When I first heard that Pydio was using a ‘Go backend’ to deal with sync’ing, I was impressed. A few years ago, die-hard PHP programmers, requiring some similar functionality which PHP was not adequately providing, would (possibly) add a Java thingy. Which would then have a gazillion dependency issues and work only on very specific environments. Which in turn would leave a lot of people behind (possibly switching to another platform…). Well, that would be a worst-case scenario, of course, but I’ve seen it happening in other applications/platforms. And I’ve abandoned a few exactly because of that.
Whew, long introduction… but here is my point: moving from PHP-based Pydio to a Go implementation, rewritten from scratch (and actually with a completely different conceptual framework), is, for me, the way to go (pun intended, of course! ). Sure, it means that Pydio Cells will lag behind PHP-based Go for a while, simply because it takes time to ‘catch up’ with the tons of lines of code currently in Pydio 8. I miss many of the plugins, for instance, and obviously they will not work ‘soon’ with Pydio Cells, since the original developers will need to learn Go and the new development paradigm. On the other hand, I also feel that Pydio Cells is not an unfinished product — rather, it feels like a ‘late beta’, good enough to deploy in production but missing the occasional bells & whistles, which I’m sure it will get ‘sooner or later’.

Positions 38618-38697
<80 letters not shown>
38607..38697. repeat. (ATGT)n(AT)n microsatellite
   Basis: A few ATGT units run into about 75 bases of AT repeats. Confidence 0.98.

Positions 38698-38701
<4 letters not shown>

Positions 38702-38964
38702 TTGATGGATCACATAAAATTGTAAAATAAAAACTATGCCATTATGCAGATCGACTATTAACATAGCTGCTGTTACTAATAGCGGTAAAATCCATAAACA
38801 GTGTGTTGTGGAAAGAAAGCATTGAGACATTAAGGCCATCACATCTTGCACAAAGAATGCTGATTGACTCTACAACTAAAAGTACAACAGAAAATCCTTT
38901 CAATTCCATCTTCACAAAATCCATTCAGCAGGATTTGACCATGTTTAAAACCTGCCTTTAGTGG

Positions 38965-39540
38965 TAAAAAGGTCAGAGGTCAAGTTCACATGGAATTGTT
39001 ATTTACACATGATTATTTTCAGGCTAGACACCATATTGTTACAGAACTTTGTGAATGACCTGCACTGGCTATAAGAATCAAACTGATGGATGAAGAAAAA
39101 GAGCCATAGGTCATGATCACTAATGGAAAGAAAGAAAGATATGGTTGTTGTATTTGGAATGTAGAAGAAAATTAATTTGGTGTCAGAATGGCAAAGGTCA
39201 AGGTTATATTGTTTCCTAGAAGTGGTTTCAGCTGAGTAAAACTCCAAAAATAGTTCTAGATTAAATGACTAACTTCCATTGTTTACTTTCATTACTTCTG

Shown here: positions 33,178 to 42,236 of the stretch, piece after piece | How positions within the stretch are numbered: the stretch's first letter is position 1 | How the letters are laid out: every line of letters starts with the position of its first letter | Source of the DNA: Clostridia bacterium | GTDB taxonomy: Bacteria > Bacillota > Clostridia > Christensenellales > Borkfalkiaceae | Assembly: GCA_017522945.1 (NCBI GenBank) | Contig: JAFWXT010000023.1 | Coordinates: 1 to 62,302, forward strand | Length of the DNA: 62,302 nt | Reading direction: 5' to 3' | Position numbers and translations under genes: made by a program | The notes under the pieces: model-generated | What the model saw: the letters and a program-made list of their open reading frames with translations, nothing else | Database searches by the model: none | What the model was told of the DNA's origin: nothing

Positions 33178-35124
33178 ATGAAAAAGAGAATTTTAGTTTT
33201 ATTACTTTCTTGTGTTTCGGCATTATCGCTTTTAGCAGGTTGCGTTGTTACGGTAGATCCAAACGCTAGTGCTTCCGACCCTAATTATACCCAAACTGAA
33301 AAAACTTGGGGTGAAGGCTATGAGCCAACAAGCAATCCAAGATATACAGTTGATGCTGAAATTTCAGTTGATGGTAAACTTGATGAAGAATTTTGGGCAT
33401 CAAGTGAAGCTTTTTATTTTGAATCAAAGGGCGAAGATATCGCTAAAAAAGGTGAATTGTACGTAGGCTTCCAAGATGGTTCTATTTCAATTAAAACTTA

However, there is a crucial difference — unless I’ve misunderstood @charles. PHP-based Pydio was developed as a ‘Dropbox replacement’ where desktop sync’ing is crucial, not merely a nice little useful feature. Remote sync’ing is what Dropbox is for — and Pydio replicated that concept neatly. We can argue if the sync’ing was slower/less efficient/consumed more resources on the client and/or the server, compared to Dropbox, but… it worked. Or rather, it still works, and while I’m sure everything can be improved at some point, it does what it’s supposed to do.
I was startled to learn that PydioSync did not support Pydio Cells (when the iOS app has no problem whatsoever to connect to it). In fact, for days I thought I had misconfigured something — namely, the certificates — because all I got were HTTPS errors. Eventually, I found this thread and understood that there was no problem with my configuration, it’s just that Pydio Cells, unlike Pydio 8, is not meant to be a Dropbox replacement but… well, a slimmed down version of Pydio 8, I guess, one that misses crucial functionality — I would even go as far as claiming it to be the core functionality, because, well, in my case, I started using Pydio because sync’ing is all I wanted.
As said, there are plenty of ‘remote folder’ solutions out there. And technically one could simply use Unison to do remote sync’ing, and possibly wrap a GUI around it, and that would be all. But Pydio is much more than that — rather, let me rephrase that: Pydio used to be much more than that, while still catering to our basic needs, i.e. sync’ing to a Dropbox-style remote environment.
It’s been around three months since @charles mentioned that PydioSync would support Cells (or, alternatively, that a new method of sync’ing would be deployed). I wonder if there is any news on the state of the development? Is the 4-6 months timescale still feasible?